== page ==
Real Estate

Paulson: Subprime help on the way

Treasury secretary says the government is working harder than ever to help troubled homeowners.

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By Les Christie, staff writer

NEW YORK ( -- The U.S. government is working hard to give relief to struggling mortgage holders, Treasury Secretary Henry Paulson said Monday.

"We are working aggressively and quickly, utilizing available tools and creating new ones, to help financially responsible but struggling homeowners," he said in a speech at a housing conference sponsored by the Office of Thrift Supervision.

Paulson outlined the latest government and industry efforts to help struggling home owners keep their homes. The plan included reaching more struggling borrowers and finding affordable mortgage solutions.

He stopped short, however, on providing further details on a plan to freeze mortgage rates, but people close to the process say a plan could be announced this week.

Paulson said the Hope Now alliance, a coalition of lending industry executives, mortgage servicers, community groups and investors, which the Treasury Department helped put together, has already sent out thousands of letters to consumers who, because of resetting interest rates on adjustable rate mortgages (ARMs) may be in danger of falling behind on mortgage payments.

One of the worst problems lenders encounter in dealing with defaulting borrowers is their reluctance to contact the lender when they begin to fall behind. About half of all delinquent borrowers do not contact their lenders, according to Paulson.

He said Hope Now is sending out the letters 120 days in advance of the resets so borrowers have plenty of time to act before foreclosure hits and the letters include a hot line number where the borrowers can obtain almost instant advice.

Lenders are also considering several innovative programs, according to Paulson. They include both loan modifications and refinancings.

He added that many state and local governments, especially in the nation's hardest hit areas, are also trying out solutions, such as funds for financially-able borrowers to refinance out of expensive subprime loans.

"Given the local nature of housing markets, state and local solutions can be particularly effective," he said.

The Treasury Department is proposing that state and local governments be granted a temporary broadening of their tax-exempt bond programs to include mortgage refinancings. That will reduce the cost of innovative mortgage programs, Paulson said, and allow these programs to reach more struggling homeowners.

This fall, the Department of Housing and Urban Development initiated "FHASecure" to give the Federal Housing Authority the flexibility to help more families stay in their homes, even those who have good credit but may not have made all of their mortgage payments on time. Paulson estimated that 240,000 families can keep their homes by refinancing under FHASecure.

HUD secretary Alphonso Jackson, who spoke earlier at the conference, said more than 33,000 borrowers have already refinanced their subprime home loans with FHASecure, and an additional 20,000 are in the pipeline for approval this month, bringing the total to more than 53,000 in a four-month period.

Paulson also said that Hope Now is working on a plan to provide solutions for borrowers with resetting ARMs who can afford their mortgages as long as they only have to pay at the introductory interest rates; once these reset, the loans will become unaffordable. The challenge is to get these borrowers into more affordable mortgages.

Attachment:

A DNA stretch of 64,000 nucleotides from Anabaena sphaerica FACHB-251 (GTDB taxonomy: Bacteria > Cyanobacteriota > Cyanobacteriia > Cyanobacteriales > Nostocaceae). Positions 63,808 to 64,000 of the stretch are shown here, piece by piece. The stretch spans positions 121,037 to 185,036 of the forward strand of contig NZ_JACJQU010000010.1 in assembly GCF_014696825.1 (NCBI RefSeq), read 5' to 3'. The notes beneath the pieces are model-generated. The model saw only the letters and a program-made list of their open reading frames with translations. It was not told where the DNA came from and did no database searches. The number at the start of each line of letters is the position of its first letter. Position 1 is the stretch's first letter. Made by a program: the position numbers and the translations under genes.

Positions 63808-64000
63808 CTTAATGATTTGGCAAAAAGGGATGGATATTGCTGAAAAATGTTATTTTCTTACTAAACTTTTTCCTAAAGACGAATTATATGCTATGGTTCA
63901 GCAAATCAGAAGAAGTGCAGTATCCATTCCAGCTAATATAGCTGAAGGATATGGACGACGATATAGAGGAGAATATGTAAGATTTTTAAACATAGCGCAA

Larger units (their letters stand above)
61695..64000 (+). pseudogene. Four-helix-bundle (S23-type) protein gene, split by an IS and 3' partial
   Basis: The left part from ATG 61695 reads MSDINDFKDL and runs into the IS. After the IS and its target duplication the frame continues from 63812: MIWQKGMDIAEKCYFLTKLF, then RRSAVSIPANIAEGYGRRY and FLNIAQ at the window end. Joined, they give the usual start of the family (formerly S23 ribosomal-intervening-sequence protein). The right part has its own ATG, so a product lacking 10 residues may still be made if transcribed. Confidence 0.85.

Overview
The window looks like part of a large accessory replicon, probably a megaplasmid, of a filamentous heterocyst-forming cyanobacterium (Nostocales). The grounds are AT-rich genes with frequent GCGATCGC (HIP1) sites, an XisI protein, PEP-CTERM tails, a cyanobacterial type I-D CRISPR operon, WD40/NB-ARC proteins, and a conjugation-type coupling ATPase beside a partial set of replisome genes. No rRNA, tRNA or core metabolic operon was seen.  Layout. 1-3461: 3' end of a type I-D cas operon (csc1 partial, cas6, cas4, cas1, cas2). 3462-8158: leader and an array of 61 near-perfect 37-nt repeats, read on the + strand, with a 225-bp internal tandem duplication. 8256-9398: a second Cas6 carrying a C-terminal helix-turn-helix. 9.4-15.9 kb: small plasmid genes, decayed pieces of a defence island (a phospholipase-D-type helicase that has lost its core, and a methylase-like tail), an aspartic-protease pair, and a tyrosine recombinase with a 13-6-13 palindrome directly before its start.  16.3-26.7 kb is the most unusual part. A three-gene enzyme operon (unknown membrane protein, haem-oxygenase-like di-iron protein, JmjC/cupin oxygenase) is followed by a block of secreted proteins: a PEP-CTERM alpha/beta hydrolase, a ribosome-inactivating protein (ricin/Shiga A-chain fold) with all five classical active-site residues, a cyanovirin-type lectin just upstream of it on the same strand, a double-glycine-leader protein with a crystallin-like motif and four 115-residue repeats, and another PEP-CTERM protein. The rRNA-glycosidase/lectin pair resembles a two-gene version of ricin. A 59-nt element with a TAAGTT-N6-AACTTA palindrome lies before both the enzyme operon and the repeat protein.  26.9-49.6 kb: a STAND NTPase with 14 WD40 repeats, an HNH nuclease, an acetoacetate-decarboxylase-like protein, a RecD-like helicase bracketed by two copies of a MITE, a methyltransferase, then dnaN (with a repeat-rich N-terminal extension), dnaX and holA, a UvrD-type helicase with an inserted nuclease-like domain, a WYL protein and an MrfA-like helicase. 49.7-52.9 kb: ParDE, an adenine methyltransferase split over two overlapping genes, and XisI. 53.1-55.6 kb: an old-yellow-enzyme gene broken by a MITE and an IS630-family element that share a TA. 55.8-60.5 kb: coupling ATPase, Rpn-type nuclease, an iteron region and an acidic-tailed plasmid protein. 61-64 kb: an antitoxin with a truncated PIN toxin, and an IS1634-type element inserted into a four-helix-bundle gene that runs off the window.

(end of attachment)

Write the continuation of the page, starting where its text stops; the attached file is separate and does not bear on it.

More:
Part of the difficulty is that these loans have been securitized and sold to investors all over the world, he said. The mortgage servicers are limited in the decisions they may make on behalf of these investors.

"We are determined to bring this diverse group together," said Paulson, "to develop a set of standards that will be implemented across the industry, from the largest mortgage servicers to the smaller specialty servicers. An industry-wide approach is critical to the effectiveness of this effort."

The Treasury Department is leading the effort to streamline the loan modification process, according to Paulson, so that it acts in the best interests of both borrowers and investors. But he stopped short of calling for an interest rate freeze for borrowers with resetting ARMs.

Investors in mortgage-backed securities represent one of the most significant barriers to freezing loan rates. The American Securitization Forum (ASF), which represents investors, does not support broad-brush, across-the-board solutions to the subprime ARM crisis.

In testimony before the House Financial Services Subcommittee on Friday, ASF Deputy Executive Director Tom Deutsch said modifications are preferable to foreclosure in certain cases, but they "should be considered and made on a loan-by-loan basis."

According to Paulson, the efforts not only will help the borrowers themselves but will also, by preventing foreclosures and sales which can drive down property values, help maintain the financial stability of entire communities.

He added, "It also helps investors and lenders avoid unnecessary and costly foreclosures that are not in their interest."

Critics say Paulson's outline doesn't go far enough.

Michael Shea, director of housing at consumer advocacy group ACORN, said he heard from lenders that the plan will probably only help borrowers with hybrid ARMs who aren't delinquent but are likely to be when their loans reset to a higher rate. That represents just a narrow slice of the subprime borrowers in trouble, he said.

"It's a total joke," said Shea. "It helps. Don't get me wrong. . . .But it's disappointing that we are nearly a year into the crisis and the Treasury Secretary is dealing with the easiest part of the problem." To top of page

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